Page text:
Funny, fast-paced and filled with love, Familiar (written by Black Panther and The Walking Dead actress Danai Gurira) is a hilariously brilliant portrayal of a tight-knit family searching to preserve their past while building a new future.
It’s winter in Minnesota, and a Zimbabwean-American family is preparing for the wedding of their eldest daughter. When an unexpected guest arrives and the bride surprises the family by insisting on a traditional African ceremony, pre-wedding stress explodes into a full-on family feud.
N’DIGO recently sat down with actress Ora Jones to learn more about the heavily buzzed-about production and what it’s like to finally work with long-time friends.
N’DIGO: What was it about this piece that drew you in when you first read the script?
Ora Jones: Having grandparents who immigrated to the U.S. from the Cape Verde Islands, growing up with that culture in the house, I always felt lucky to have that. And the chance to be with Jacqueline (Williams) and Cheryl (Lynn Bruce) together at long last, it was too much to resist.
Keeping in mind how friends often become family, what’s it mean to take the stage with friends in a play about a close-knit family? Does that chemistry easily translate?
Great question! I would say that it’s a joy to be in a room with people you’ve known and loved for a long time, and the hope is that there will be that chemistry. However, you can’t count on it; and ultimately you are in the room to tell the stories of these particular characters. That’s the priority.
Do you remember your first impression upon meeting Cheryl Lynn and Jacqueline?
Haha! I don’t know if I can reach that far back! I love their work, I love their sense of humor, and I have always felt blessed to have friends and colleagues like them.
What was that first day like when the three of you got together for this project?
Well, as far as the first day of rehearsal goes, it felt wonderful to walk in and see Jacqueline and Cheryl Lynn. There are so many questions that first day, and many of them were already answered by the presence of these two women. That’s not to say there was no journey to be had; it had been a long time since I’d worked with either, and this is the first time ever that the three of us are sharing a stage.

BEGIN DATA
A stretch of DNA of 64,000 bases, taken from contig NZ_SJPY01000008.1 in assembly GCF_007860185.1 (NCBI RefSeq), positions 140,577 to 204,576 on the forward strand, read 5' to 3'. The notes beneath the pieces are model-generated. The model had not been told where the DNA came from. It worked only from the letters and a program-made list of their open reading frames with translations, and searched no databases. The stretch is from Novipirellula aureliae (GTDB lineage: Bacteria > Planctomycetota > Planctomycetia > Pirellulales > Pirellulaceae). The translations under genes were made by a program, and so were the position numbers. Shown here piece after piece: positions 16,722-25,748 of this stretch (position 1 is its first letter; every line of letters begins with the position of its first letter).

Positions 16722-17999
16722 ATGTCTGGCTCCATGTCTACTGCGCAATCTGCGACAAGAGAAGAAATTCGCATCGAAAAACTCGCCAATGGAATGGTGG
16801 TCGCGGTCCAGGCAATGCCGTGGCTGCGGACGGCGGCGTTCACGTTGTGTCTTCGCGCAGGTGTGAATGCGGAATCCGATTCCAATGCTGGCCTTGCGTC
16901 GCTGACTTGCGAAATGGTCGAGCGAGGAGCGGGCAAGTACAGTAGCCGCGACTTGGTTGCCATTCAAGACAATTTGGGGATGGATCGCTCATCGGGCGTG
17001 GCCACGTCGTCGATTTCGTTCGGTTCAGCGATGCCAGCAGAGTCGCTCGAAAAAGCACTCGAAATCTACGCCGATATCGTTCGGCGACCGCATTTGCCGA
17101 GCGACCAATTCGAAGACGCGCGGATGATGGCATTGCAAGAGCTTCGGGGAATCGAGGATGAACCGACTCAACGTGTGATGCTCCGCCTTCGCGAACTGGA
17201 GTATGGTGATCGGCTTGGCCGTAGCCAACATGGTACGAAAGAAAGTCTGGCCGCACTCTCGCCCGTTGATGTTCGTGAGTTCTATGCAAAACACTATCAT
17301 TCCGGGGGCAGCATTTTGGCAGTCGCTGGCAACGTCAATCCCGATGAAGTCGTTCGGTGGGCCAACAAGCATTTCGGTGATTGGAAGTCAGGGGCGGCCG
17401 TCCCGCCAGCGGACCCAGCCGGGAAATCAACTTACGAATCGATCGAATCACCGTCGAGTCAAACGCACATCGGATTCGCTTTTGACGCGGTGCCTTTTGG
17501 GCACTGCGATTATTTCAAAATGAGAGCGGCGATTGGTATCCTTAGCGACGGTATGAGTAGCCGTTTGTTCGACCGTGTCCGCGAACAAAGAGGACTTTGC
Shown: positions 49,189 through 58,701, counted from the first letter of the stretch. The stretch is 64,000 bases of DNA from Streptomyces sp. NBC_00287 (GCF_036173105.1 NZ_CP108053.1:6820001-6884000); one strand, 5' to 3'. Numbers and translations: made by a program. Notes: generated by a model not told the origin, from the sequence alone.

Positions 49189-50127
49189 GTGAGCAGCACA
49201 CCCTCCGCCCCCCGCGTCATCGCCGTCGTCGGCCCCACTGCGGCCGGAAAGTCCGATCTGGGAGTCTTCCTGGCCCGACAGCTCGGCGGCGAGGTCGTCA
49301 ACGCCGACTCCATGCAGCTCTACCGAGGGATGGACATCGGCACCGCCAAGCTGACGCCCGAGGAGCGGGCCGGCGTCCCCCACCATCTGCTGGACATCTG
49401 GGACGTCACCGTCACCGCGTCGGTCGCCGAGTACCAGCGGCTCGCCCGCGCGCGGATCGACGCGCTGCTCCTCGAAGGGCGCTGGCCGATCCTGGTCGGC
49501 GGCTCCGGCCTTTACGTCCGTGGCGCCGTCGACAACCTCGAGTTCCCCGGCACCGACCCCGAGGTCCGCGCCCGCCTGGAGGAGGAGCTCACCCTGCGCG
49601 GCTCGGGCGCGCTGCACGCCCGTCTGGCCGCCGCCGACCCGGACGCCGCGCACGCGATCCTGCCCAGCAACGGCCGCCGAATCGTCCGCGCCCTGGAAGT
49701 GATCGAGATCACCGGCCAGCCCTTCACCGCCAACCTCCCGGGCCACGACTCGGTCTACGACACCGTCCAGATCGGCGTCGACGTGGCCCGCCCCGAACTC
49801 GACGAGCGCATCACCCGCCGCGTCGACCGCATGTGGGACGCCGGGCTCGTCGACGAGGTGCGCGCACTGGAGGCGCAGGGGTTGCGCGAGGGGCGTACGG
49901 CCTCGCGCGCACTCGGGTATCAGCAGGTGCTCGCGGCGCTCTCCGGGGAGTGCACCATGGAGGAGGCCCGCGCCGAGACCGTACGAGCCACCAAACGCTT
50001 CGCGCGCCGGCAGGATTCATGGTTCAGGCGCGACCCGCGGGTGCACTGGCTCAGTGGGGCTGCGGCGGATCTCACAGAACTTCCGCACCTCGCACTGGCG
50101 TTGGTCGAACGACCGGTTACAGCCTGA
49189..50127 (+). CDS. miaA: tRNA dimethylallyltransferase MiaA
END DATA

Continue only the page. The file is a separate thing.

Familiar runs through January 13, 2019 at Steppenwolf Theatre, located at 1650 North Halsted, in the Downstairs Theatre. For tickets and more information, visit www.steppenwolf.org.
What do you want people to take away from Familiar after seeing it?
Of course we always want people to truly enjoy the experience, but I tend to steer away from telling people what they should think. One of the best things about any artistic endeavor is that every person who participates will have a different interpretation. I do hope that people come away feeling they’ve spent time with a real family, and that while it may not be completely representative of their own families, perhaps they will see glimpses of themselves here and there.
As a Black woman in this industry, what are some of the unique challenges you’ve faced?
Well, I will say that when I first came to Chicago, I was told by everyone that I would never work here, either because I had brown skin, or because, as was said to me by several African Americans, “you’re not Black enough.” And there have been times when I got frustrated being cast as a woman of color who was always suffering, and always and only, because of her brown skin.
Having grown up as a military brat, learning about all sorts of people and cultures, it was like being stuck in a world built by other people’s ideas, and those ideas seemed tiny and myopic to me.
I will also say that I was lucky to come into this business at a time when theaters and unions were making a more concerted effort to bring diversity to the stage. I had opportunities to audition for anything and everything, and I did. It taught me that no matter what people wanted, I could show myself, and maybe surprise these people out of their preconceived ideas.
Do you see the fruits of some of the doors you’ve kicked down in the next generation of Black actresses?
I don’t think of myself as someone who has kicked down doors. If I did, I didn’t know it. Sometimes ignorance is helpful, haha! But it is wonderful to see so many women, from so many corners of the female experience, just out there having it, not just taking on roles, but creating their own content and definitions of who they are, how they see themselves, and putting their voices out there.
Best advice for those aspiring to make a mark in the world of theater?
I guess I would say, don’t think so much about making a mark. Think about what you’d like to see, to do; think about enjoying your life, your whole entire life. And no matter what the color of the face is that is telling you no, if you feel a yes inside you, go with that feeling.
Favorite quote or affirmation?
Life is not a matter of deciding what to do; it’s just a matter of deciding what to do first.
What’s next for Ora Jones?
My dreams are fluid; they change from day to day. I do see some sleeping in, in my future…haha!